FILE- A proposed student housing project near the area known as “Four Corners” has been met with resistance from the University of Connecticut. (Amar Batra/ The Daily Campus)
Chief Financial Officer Scott A. Jordan said that the University of Connecticut is against a proposed development of student housing in the area of Mansfield known as the “Four Corners,” in a recent letter to the Town Manager of Mansfield, Derrik Kennedy.
According to the letter written by Jordan, the main reason for UConn’s opposition to the proposed development is the lack of demand for more student housing.
“[The] proposal would likely entail the construction of space sufficient to support approximately 750 beds, all geared towards students,” Jordan said in the letter. “Our… concern is that we do not believe that there is a sufficient market to support additional high-density student housing of any kind off-campus at this time or for the foreseeable future.”
In a mid-November Mansfield Town Council meeting, council member Ben Shaiken, Democrat, said that he did not expect UConn’s opposition to the project, as housing developments in the Four Corners Area at the intersection of Highway 44 and Route 195 were an expectation from the beginning of the Four Corners sewer project.
“It’s very surprising to me to see one of the big players in this project feel all of the sudden… that any additional multifamily housing in the Four Corners Area would be detrimental to UConn and to the town,” Shaiken said. “I’m not saying this project is the project that’s going to get built, I’m not saying it’s the perfect project, I’m not saying it’s the right size. It’s a twinkle in the developer’s eye at this point.”
On Nov. 26, the Town Council discussed whether or not Mansfield’s zoning map, which shows what type of developments may be built in certain areas of the town, should be redrawn to allow this development to move forward.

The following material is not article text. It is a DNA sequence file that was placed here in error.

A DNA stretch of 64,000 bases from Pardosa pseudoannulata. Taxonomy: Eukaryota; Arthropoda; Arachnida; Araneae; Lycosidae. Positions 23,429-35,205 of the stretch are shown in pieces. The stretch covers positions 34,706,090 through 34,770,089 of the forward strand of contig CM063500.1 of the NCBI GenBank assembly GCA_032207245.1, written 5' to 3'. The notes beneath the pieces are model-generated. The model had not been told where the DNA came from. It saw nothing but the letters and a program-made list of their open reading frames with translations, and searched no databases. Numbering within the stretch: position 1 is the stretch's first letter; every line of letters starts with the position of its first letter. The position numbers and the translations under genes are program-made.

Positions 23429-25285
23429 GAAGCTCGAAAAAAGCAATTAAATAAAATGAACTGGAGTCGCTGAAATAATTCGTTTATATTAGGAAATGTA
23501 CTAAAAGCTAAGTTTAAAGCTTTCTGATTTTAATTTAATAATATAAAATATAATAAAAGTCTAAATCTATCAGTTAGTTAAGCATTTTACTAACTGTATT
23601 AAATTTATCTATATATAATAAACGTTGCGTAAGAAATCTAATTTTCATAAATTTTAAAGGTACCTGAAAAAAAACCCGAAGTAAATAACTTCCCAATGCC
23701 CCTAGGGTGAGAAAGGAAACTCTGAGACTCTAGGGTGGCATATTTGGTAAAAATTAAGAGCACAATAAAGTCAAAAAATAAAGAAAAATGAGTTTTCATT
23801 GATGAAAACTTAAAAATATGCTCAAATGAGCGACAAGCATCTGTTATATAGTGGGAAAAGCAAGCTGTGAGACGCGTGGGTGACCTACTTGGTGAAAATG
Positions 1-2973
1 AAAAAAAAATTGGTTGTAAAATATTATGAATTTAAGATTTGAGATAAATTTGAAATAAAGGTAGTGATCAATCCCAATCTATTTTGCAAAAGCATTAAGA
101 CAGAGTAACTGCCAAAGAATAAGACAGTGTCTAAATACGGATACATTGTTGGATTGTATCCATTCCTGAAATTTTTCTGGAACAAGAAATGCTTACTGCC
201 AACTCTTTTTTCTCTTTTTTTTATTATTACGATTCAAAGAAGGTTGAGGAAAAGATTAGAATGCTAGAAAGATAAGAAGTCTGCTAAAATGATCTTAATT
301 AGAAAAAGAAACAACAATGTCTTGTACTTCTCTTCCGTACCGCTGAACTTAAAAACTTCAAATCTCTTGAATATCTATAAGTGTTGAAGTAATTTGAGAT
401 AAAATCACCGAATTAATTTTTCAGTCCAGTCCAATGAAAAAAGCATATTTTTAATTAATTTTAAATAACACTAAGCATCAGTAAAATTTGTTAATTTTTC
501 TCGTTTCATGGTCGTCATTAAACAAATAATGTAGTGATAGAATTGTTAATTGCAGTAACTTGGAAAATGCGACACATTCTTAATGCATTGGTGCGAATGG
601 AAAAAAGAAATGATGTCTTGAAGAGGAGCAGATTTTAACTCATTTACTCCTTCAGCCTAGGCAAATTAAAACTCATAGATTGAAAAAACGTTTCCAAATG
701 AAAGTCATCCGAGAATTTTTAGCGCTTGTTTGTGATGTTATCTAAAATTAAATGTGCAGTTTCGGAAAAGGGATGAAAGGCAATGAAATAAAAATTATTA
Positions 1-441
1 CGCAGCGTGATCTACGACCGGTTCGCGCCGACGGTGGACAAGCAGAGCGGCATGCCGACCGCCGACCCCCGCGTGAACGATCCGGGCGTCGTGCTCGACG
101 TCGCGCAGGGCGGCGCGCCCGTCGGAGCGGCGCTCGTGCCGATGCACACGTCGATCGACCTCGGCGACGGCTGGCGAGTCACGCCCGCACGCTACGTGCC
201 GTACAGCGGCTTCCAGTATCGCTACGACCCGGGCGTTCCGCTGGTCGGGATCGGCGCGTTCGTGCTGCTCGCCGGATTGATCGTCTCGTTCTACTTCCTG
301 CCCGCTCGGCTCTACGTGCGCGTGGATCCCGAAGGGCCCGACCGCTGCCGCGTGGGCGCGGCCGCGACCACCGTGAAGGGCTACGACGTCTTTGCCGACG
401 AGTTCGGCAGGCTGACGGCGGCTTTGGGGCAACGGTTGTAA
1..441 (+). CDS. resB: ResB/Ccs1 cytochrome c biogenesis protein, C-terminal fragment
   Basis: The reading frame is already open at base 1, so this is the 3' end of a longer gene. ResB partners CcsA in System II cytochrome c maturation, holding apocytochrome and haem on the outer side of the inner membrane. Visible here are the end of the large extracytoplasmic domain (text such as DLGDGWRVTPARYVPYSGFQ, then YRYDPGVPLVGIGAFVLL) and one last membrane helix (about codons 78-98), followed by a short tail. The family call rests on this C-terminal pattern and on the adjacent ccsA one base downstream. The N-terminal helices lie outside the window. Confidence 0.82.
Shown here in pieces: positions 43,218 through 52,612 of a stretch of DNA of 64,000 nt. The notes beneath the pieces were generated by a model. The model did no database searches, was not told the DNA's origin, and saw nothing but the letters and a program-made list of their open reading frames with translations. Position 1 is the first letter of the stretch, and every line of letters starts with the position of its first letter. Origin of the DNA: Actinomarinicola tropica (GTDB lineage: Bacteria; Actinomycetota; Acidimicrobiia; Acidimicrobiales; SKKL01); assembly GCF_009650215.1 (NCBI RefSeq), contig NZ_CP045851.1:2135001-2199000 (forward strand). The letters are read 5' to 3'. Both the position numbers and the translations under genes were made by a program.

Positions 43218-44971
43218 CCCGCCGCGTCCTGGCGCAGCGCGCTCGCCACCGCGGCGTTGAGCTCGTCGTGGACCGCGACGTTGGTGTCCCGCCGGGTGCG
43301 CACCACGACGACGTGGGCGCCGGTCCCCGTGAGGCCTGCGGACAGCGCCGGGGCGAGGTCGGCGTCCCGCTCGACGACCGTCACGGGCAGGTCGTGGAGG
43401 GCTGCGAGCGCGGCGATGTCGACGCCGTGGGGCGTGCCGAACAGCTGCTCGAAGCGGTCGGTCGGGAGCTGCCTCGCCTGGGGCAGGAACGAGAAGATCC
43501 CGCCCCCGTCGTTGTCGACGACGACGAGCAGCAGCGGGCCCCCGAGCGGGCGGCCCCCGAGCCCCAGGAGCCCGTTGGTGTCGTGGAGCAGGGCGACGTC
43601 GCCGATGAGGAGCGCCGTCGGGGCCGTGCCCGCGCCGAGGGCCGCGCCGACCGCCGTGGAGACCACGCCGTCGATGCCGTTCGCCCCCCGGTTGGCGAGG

Council member Elizabeth Wassmundt, Republican, said she was concerned that this development does not fit with the town’s original intent for the Four Corners Area.
“I question that this is consistent with the Mansfield Tomorrow study and vision for Four Corners area and that a large student housing complex will encourage businesses not consistent with the vision,” Wassmundt said.
Shaiken echoed her concern that the proposed development is not consistent with the town’s intent for the area.
“I don’t think I’m against [the development]… It’s more of a question of whether the Planning and Zoning Commission follows the plan of development,” Shaiken said.
Shaiken said that UConn’s raised concern for the “spirit of partnership” between the town and UConn.
“Maybe in the future we can invite UConn administration to come and address this issue, and maybe they’ll have a perspective we’re not considering,” Shaiken said.
University spokesperson Stephanie Reitz said that UConn’s letter does not bode ill for the “spirit of partnership” between the town and UConn.
“The town routinely shares its concerns with the university when it believes UConn may make a decision or take some action that could adversely impact the town,” Reitz said. “By the same token, the university also shares its concerns with the town when Mansfield may make a decision or take some action that could have a negative impact on the university.”
Reitz said that letters like this are instead one of the signs of a healthy rapport between the town and the university.
“Open and honest communication is one of the hallmarks of a successful partnership. Nothing has taken place that has diminished the spirit of partnership between the two,” she said.
Reitz defended UConn’s on-campus housing opportunities as a better alternative to off campus housing.
“The university believes on-campus housing offers students a great value along with convenience, camaraderie and many services that might not be available off campus,” Reitz said. “The ability for students to return to their rooms during the day, grab a quick meal in their dining hall and participate in programs in the residence halls with friends after hours is unique to on-campus living.”
Reitz said that the university is working to entice students away from such off campus housing developments and back into on-campus housing.
“UConn does a great deal to introduce incoming freshmen and transfer students to on-campus living, and to incorporate students’ suggestions to continuously improve the residence halls so upperclassmen continue to choose them as their home,” Reitz said.
Sachin Menon is a campus correspondent for The Daily Campus. He can be reached via email at email@example.com.
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